Contact lenses are, for the most part, easy and comfortable to use. However, some people experience discomfort or dryness in their eyes when wearing them. If this is the case for you, you may be able to use eye drops to help alleviate these symptoms.

There are different types of eye drops, both prescription and over-the-counter that are best suited to different types of contact lenses and eye conditions. However, be sure to check in with your optician before starting any medication or over-the-counter product into your eyes. Here, we’ve outlined which eye drops may be best for use with different lenses.

Prescription eye drops

These are prescribed to treat a specific eye condition and should be used exactly according to instructions. Examples include antibiotic drops for infection or pink eye treatment. 

Red-eye reducers

These are intended to reduce redness by treating bloodshot eyes. They are not recommended for contact lens users.1

Medications for allergies

Many contact lens users suffer from allergies (hay fever) and can benefit from eye drops that are specifically designed to help manage them. However, not all of these eye drops are suitable for use with contacts. 

Eye drops for contact lenses and dry eyes

These formulations are artificial tears that lubricate the eyes. Some of them are suitable for use with contact lenses while others are not.

It is worth noting that eye drops for dry eyes are different from rewetting drops for contacts: treatment for dry eyes is designed to lubricate the eyes and not the contact lenses. Some eye drops for dry eyes are thick in texture and contain oils that can temporarily or permanently damage contact lenses.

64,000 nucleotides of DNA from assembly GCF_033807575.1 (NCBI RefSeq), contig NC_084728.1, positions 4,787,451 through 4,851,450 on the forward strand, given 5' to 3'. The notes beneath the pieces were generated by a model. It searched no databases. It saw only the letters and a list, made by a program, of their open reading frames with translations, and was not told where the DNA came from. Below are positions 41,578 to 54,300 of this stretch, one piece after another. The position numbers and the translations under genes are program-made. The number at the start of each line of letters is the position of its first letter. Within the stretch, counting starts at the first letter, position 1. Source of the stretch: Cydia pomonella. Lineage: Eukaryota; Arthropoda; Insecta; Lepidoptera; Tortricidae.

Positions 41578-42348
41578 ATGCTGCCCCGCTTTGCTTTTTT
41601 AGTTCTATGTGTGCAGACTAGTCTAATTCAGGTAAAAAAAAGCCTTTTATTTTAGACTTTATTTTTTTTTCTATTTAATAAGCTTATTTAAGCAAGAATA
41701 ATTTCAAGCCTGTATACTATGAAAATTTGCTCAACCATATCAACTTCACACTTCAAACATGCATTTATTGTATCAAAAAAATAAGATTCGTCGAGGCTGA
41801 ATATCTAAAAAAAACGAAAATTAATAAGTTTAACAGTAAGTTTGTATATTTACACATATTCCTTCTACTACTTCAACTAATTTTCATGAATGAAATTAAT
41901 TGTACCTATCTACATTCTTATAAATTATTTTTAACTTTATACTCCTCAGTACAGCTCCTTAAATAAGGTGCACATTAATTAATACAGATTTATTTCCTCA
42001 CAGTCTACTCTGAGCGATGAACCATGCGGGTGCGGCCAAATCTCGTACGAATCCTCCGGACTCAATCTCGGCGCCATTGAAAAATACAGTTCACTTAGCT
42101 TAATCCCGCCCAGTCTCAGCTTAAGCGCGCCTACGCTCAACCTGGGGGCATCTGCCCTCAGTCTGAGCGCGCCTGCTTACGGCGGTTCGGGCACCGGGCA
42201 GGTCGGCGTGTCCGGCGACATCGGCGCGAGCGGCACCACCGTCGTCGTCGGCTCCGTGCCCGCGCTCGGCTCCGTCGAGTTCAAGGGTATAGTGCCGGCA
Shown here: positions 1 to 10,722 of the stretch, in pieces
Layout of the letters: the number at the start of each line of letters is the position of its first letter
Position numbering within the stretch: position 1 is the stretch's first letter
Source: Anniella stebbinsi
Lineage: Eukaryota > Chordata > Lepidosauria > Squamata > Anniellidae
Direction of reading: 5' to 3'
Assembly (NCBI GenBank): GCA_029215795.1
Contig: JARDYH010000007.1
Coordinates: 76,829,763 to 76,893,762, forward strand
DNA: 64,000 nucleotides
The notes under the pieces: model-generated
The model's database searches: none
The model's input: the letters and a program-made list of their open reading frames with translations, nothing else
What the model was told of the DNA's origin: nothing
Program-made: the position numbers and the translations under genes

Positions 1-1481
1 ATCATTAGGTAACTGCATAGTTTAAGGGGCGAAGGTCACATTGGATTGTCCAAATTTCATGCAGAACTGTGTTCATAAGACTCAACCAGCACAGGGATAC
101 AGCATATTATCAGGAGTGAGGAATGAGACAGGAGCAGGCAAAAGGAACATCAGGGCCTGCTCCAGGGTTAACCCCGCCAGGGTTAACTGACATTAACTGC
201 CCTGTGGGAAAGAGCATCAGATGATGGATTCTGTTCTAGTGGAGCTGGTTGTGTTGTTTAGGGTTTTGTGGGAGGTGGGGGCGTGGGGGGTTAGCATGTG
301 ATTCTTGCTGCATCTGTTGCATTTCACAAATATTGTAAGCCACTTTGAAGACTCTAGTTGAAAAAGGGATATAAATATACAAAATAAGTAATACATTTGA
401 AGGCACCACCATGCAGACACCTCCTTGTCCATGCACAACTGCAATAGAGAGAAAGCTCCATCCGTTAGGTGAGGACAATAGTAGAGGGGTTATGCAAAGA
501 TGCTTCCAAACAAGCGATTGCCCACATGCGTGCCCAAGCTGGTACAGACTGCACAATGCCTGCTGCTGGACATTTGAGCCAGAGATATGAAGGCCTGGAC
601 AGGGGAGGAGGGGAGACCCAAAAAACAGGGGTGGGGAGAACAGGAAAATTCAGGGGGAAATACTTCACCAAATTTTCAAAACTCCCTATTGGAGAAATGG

Contact lens eye drops

These are rewetting drops for contact lens users, that work to moisten the eyes. People who use monthly or bi-monthly contact lenses are more likely to need rewetting drops. This is because deposits tend to build upon the surface of the lens with repeated use, which can cause irritation. Users of daily disposable contacts are less likely to have eye irritation, and so are less likely to need these eye drops.

What are contact lens rewetting drops?

Rewetting eye drops for contact lenses are sterile solutions that allow for more comfortable lens wear. These are clearly labelled as being suitable for use with soft contact lenses and are usually stocked next to the lens cleaning solutions on store shelves.

These eye drops work to hydrate the contact lens and moisten the eyes. Lubrication is critical for safe and comfortable contact lens use: without sufficient lubrication, the lens can become sticky and vision can become hazy. Rewetting drops can be used as often as needed and can be instilled into the eye while the contact lens is in place. Opticians may recommend frequent use of rewetting eye drops to improve comfort.1

Eye drops for gas-permeable (hard) contact lenses

Gas-permeable (GP), or ‘hard’, contact lenses are made of a harder, more durable material than soft contact lenses. A pair of gas-permeable contact lenses can last a year or more if cared for properly and provided the prescription remains unchanged.2 The harder material and longer use of GP lenses can result in deposit formation and irritation to the eyes.

Rewetting drops are available for use with gas-permeable (hard) contacts. They help relieve minor discomfort, irritation, and blurred vision from lens use, and work to remove debris from under the lens and reduce friction against the cornea. The use of rewetting drops for hard contacts can help extend wearing time by hydrating the lenses in the eyes.